Within a matter of weeks authorities will have to take decisions that will determine the fate of the European Union. The EU can either pull together and fulfill the expectations and aspirations of its citizens or it will continue to disintegrate.

Commission President von der Leyen said that the EU needed at least €1 trillion to fight against the novel coronavirus. She did not mention the fight against climate change which would need a similar amount. I believe that there is only one way such a large amount could be raised – by issuing perpetual bonds.

The European public and its leadership are not familiar with perpetual bonds, but they have a long history. Britain first issued consolidated bonds, or Consols, in 1752, and later used them to finance the Napoleonic and Crimean Wars, the Slavery Abolition Act, the Irish Distress Loan, and World War I. The United States Congress authorized issuing Consols in 1870 to consolidate the debts accumulated in the Civil War.

As its name implies the principal on a perpetual bond never has to be repaid; only yearly interest payments are due. A €1 trillion issue carrying a 0.5% interest would cost €5 billion a year to service. The €1 trillion would not have to be issued all at once; it could be sold in tranches. The first tranches would be snatched up by long-term investors like life insurance companies and as other investors familiarize themselves with perpetual bonds, they would eventually fetch a premium. In the current low interest environment, Germany was able to sell a 30 year bond at a negative yield.

The ratio between the amount of annual interest paid and the amount received is 1:200. Of course the interest has to be paid annually but the present value of future payments is continuously declining and eventually approaches but does not reach zero. €5 billion is a paltry amount to pay for a €1 trillion that are urgently needed. It constitutes about 2.5% of the last European budget and little more than 1% of the next budget currently under discussion.

Yet perpetual bonds were not given any serious consideration at the April Summit. Spanish Prime Minister Pedro Sanchez proposed the idea but he was ignored. The discussion focused on the monies that could be raised by increasing the size of the next budget. After the meeting President von der Leyen started talking in terms of billions, not trillions. Something seems to have gone grievously wrong.

My guess is that the idea of issuing perpetual bonds was dismissed because it is a novelty that did not exist when the Treaty on the Functioning of the European Union (TFEU) was compiled. But exceptional circumstances require exceptional measures. They should not be issued in normal times.

If the EU is unable to consider them under the current exceptional circumstances it may not be able to survive the challenges it currently faces. This is not a theoretical possibility; it is the tragic reality. The coronavirus and climate change are threatening not only people’s lives but the survival of our civilization.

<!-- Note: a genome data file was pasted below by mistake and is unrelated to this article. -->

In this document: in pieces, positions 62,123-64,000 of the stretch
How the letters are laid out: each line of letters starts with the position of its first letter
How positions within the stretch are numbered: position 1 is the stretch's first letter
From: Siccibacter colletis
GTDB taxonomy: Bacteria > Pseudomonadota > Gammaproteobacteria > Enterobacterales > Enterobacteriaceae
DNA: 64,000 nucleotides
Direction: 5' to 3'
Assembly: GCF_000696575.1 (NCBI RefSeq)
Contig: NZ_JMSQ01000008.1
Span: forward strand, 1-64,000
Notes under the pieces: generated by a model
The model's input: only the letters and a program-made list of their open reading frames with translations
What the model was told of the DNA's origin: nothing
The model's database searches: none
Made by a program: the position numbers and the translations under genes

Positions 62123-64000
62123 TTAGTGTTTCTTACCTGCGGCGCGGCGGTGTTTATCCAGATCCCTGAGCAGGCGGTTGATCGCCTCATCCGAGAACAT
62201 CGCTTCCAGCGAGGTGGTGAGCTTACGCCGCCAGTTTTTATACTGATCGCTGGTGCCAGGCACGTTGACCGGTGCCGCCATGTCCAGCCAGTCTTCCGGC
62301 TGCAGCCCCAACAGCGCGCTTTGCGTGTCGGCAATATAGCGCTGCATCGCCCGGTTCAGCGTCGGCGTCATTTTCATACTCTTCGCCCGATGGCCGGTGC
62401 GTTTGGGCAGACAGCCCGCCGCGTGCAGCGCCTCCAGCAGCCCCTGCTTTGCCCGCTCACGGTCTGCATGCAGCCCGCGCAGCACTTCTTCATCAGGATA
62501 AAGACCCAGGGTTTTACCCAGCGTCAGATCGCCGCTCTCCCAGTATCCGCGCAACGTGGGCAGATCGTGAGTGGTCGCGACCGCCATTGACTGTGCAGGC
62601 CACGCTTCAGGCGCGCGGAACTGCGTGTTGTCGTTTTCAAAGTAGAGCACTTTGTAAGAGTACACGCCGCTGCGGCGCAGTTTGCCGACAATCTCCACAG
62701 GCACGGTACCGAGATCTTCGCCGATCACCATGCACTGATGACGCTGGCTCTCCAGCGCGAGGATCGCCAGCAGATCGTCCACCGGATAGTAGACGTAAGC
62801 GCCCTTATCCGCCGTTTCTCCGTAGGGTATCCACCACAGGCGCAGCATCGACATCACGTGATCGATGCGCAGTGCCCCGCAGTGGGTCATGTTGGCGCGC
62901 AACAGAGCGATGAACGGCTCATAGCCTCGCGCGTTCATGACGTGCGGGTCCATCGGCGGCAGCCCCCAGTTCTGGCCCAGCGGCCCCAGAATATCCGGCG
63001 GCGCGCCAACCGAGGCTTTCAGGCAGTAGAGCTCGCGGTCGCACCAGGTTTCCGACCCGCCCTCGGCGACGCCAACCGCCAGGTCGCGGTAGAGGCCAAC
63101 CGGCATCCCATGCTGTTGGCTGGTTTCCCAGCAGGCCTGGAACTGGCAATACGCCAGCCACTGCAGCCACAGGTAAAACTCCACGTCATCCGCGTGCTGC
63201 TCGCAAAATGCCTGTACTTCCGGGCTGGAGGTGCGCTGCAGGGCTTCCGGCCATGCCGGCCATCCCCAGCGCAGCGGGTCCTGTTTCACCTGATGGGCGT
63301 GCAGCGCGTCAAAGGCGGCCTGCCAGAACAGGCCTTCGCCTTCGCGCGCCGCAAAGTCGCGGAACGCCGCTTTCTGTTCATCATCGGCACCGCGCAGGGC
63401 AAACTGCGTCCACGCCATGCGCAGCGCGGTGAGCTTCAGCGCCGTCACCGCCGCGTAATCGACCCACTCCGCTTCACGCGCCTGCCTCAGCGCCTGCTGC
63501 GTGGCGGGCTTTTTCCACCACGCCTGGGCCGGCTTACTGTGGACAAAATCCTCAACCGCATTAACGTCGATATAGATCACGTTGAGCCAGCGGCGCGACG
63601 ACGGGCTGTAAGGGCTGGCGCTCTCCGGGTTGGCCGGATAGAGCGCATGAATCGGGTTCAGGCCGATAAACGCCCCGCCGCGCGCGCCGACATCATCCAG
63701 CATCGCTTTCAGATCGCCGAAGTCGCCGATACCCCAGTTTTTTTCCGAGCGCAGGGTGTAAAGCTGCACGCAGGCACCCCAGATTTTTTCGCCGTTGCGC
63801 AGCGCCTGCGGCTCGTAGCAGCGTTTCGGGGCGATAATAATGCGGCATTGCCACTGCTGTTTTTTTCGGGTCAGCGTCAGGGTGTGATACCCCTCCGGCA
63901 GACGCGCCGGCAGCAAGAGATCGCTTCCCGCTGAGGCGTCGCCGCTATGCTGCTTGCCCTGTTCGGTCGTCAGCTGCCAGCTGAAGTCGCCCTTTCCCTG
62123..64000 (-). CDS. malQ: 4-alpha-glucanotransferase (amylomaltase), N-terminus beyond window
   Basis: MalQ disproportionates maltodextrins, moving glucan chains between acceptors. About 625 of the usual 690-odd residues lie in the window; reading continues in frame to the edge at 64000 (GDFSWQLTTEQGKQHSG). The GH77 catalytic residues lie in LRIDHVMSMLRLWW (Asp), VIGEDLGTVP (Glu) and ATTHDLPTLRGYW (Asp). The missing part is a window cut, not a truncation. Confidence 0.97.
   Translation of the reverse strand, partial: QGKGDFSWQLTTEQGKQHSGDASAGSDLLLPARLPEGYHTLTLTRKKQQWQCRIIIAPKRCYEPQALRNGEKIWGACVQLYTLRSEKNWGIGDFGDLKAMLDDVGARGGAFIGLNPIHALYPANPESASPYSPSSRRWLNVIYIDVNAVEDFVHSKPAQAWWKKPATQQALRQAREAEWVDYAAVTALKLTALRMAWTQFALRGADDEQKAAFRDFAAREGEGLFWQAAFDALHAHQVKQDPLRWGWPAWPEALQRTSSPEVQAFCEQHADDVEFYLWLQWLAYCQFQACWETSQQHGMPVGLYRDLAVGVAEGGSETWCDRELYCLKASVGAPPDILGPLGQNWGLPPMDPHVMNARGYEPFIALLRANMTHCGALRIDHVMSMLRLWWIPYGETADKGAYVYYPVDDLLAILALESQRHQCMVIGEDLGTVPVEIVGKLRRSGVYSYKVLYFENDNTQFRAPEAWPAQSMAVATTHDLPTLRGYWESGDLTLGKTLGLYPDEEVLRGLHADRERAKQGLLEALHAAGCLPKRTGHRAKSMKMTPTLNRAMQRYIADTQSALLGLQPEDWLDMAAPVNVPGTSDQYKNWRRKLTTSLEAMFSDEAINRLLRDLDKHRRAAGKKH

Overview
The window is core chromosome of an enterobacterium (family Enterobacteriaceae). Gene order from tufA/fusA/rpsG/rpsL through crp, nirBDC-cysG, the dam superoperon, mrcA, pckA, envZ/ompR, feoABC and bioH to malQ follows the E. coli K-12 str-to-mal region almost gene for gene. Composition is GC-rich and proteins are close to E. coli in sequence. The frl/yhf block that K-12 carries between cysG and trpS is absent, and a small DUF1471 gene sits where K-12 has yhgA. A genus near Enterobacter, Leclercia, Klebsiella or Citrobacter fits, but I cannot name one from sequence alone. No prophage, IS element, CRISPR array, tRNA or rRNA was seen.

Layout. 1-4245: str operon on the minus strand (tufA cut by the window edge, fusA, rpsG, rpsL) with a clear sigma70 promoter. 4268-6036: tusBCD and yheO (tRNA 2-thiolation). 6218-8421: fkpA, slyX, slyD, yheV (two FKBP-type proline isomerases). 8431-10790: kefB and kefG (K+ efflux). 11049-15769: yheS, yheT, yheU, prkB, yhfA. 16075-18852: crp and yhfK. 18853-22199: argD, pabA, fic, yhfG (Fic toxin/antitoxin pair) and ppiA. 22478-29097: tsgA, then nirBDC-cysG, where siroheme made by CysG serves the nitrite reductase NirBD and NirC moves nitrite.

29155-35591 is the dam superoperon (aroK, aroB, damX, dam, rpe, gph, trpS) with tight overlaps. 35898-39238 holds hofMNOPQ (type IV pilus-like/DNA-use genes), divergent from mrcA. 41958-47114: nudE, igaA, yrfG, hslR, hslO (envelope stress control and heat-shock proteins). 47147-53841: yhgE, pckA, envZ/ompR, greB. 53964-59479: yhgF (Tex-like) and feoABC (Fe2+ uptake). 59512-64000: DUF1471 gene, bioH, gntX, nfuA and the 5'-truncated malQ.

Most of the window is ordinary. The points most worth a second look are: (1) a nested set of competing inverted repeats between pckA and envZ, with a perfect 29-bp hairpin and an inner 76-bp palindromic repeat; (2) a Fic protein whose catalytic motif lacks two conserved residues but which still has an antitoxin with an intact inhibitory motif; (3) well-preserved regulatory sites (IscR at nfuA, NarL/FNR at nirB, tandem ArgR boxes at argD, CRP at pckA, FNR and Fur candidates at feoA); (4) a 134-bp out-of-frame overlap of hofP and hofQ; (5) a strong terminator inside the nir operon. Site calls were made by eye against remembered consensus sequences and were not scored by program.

The European Union is particularly vulnerable because it is based on the rule of law and it is proverbial that the wheels of justice turn very slowly. By contrast, the novel coronavirus moves very fast and in unpredictable ways. That is why the EU needs to issue perpetual bonds.

I want to explain why perpetual bonds are needed in Europe today. They are not to be confused with coronabonds which have been discarded and with very good reason. Coronabonds are divisive; they reinforce the already gaping gap between North and South and they also create divisions between East and West, the new members and the old ones. By contrast, perpetual bonds are unifying. They provide financial resources to the EU and all its members that are incomparably larger than what the European budget can offer. They could help the EU to fulfill the expectations and aspirations of its citizens.

The cost/benefit analysis is so lopsidedly in favor of benefits that it opens up an amazing amount of fiscal space. If the EU issues bonds on its own account it can distribute money to the countries in greatest need as defined by the Commission and governments in accordance with mutually agreed rules and budgetary procedures. The additional spending would not require new legislation. The decision to issue perpetual bonds must be reached by the summer because without it Italy could be bankrupt by the fall. That would be a tremendous blow to the EU.

Being able to allocate funds to those who need it most would open up tremendous possibilities. Most of the money would go to the Southern countries because they were hit the hardest. But they could be allocated to those who are most vulnerable. Caritas Europa, a Catholic charity just published a very interesting analysis about undocumented migrants working mainly in agriculture who live in abysmal conditions and create hot spots of infection. Add to them the Syrian and other refugees pushed out of Turkey into Greece and you have identified the main sources of infection. They don’t bring the virus with them, they catch it in the country of their destination because of the horrendous conditions in which they have to live. Regularizing their position would save not only their lives but also the lives of the general population by bringing the virus under control.

A trillion euros for fighting the novel coronavirus could actually accomplish its objective. And the same applies to a trillion euros devoted fighting climate change.

The case for issuing perpetual bonds is so strong that the burden of proof falls on those who oppose it. Yes, there is an element of mutualization but it pales into insignificance in comparison with the benefits it brings. There is very little time left to understand and appreciate the opportunity that perpetual bonds offer.